Important Aspects to be kept in mind by Free Zone persons in UAE

  • A Free Zone person has the option to elect to be taxed as per the normal provisions.
  • Free Zone persons would be required to adhere to the arm's length principle and maintain adequate transfer pricing documentation providing disclosure of transactions with related parties and connected persons.
  • However, Free Zone persons cannot be a part of tax groups and they are also not eligible for tax relief on intra-group transfers and restructuring. Also, the transfer of tax loss to or from a Free Zone person is also not permissible.
  • Free Zone companies, especially ones that are part of large groups, would have to carefully evaluate the pros and cons of opting out of the exemption, as it's a one-time option.
  • Given that Free Zone Companies' income would be classified in Qualified Income and other income, it would become imperative for companies to have appropriate break-up/allocation of expenses incurred for earning qualifying income and other income.
  • Furthermore, the FAQs released by the MoF have also clarified that qualifying Free Zone entities that are part of a large multinational group are anticipated to be subject to a different CT rate once the Pillar Two rules are embedded into the UAE CT regime.

Other aspects that need clarity are as follows:

  • Whether Free Zone Companies complying with the Economic Substance Regulations in UAE could be said to have maintained adequate substance, or they may have to provide proof of substance in any other manner?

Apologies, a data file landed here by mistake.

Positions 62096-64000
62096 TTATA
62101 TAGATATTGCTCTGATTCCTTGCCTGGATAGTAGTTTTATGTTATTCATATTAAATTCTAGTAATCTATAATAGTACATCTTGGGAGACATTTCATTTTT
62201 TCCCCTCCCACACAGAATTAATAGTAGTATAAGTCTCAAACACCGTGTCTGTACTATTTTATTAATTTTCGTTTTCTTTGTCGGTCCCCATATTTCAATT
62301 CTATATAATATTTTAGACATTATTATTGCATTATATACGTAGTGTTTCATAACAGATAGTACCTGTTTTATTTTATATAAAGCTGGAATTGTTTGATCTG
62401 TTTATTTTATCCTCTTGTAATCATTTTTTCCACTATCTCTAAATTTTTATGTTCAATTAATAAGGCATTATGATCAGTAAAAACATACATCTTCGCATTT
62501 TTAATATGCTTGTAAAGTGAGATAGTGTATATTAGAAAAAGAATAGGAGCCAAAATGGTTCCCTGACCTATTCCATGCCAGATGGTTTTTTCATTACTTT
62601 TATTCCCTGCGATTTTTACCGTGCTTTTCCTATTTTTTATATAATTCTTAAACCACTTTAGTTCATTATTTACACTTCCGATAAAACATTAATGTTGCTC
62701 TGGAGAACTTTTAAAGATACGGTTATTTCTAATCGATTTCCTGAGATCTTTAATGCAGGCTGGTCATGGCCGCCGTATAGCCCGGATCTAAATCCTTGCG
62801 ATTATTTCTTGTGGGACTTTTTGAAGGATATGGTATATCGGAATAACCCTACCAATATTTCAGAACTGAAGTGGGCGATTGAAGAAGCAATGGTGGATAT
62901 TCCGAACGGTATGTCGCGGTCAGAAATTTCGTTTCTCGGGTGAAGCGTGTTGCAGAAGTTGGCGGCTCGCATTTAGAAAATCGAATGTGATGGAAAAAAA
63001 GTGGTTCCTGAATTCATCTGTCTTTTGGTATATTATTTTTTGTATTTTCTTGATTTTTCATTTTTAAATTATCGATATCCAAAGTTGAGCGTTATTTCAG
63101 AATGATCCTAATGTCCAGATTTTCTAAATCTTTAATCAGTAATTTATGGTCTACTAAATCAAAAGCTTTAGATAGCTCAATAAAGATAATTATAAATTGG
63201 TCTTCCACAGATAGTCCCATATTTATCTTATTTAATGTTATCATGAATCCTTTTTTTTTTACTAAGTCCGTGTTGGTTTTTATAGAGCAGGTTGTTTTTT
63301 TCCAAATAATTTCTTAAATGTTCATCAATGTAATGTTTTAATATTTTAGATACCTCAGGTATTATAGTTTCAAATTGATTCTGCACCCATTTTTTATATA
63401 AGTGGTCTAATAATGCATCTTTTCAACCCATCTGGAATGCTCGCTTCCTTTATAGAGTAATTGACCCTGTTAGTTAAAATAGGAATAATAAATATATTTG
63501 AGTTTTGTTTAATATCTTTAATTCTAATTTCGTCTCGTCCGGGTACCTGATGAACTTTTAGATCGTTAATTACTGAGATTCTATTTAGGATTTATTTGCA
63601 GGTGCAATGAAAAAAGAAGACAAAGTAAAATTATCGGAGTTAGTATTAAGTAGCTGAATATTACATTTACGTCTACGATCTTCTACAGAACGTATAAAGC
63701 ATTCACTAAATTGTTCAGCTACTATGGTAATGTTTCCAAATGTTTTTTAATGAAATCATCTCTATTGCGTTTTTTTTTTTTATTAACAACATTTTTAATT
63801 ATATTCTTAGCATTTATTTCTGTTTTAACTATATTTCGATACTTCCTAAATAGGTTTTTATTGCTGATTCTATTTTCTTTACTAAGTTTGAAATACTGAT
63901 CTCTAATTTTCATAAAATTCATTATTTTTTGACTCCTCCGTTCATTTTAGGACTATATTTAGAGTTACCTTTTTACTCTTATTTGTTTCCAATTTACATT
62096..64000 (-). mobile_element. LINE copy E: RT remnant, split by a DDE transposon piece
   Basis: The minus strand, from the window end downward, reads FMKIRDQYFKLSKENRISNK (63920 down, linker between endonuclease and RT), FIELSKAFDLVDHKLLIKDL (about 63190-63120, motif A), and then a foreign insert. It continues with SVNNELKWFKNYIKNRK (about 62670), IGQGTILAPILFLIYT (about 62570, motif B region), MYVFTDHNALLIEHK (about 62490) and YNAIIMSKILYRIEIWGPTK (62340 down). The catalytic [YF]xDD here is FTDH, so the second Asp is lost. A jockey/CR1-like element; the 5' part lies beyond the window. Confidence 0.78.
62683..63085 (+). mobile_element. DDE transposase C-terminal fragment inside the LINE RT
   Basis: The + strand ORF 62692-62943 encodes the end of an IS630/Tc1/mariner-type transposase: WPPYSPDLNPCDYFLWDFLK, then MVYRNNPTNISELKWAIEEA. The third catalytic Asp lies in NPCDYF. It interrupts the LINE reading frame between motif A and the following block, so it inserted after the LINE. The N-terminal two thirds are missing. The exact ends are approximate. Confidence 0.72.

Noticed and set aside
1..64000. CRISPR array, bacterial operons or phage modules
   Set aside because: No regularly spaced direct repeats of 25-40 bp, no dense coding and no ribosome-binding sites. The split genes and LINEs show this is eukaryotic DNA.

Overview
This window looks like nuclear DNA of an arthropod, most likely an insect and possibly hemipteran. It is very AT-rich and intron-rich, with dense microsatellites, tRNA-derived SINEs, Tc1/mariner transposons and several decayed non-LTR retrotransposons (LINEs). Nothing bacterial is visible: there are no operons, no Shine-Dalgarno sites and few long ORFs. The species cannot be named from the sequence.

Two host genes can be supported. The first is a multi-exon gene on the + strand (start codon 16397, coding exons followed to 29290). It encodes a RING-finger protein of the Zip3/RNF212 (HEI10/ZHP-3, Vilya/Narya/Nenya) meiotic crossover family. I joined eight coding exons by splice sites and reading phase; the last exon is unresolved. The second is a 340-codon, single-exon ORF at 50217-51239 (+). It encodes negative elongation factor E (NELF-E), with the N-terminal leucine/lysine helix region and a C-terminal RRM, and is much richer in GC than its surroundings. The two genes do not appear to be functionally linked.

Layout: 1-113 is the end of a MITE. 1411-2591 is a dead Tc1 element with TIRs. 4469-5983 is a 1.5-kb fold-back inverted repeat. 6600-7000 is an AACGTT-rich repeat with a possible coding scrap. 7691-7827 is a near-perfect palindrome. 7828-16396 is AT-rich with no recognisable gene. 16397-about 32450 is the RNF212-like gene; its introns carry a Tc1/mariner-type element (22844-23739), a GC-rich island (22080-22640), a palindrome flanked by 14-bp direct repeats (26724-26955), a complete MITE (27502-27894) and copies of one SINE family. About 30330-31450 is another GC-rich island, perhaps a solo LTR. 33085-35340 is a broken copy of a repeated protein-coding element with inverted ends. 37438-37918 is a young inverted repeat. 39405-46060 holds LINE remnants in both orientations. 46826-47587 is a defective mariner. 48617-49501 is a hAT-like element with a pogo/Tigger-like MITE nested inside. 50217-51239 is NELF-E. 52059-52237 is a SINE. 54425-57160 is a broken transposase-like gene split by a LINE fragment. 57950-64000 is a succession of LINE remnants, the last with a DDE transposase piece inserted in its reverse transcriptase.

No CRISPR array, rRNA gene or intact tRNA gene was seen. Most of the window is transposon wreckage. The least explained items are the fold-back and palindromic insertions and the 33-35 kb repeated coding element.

• Whether the transactions eligible for 0% CT rate, as specified in the Public Consultation Document would continue to appear in the cabinet decision?
  • Whether certain specified Free Zone person would be mandated to get their books audited?
  • Whether any further relaxations are expected for Free Zone Companies liable to tax on qualifying income?

Our Comments

Free Zones attract a large amount of foreign investment in the UAE. Therefore, the applicability of UAE CT law to Free Zone persons has been kept rational. However, restrictions in availing group tax reliefs and possible taxation of transactions with the mainland would deter the investors especially considering the opening of Foreign Direct Investment in UAE.

The transfer pricing requirement and substance requirement would be critical for Free Zone Companies as they will have to carefully evaluate their current structure and transfer pricing policies to ensure that they don't lose out on the benefit.

With UAE CT law coming into force from the financial year beginning on or after 1 June 2023, companies need to align their financial systems to ensure that they are in compliance. Going forward, all eyes would be on the cabinet notification for qualifying income. It would be interesting to see if it is in line with Public Consultation Document or if it would throw up a few surprises.

The content of this article is intended to provide a general guide to the subject matter. Specialist advice should be sought about your specific circumstances.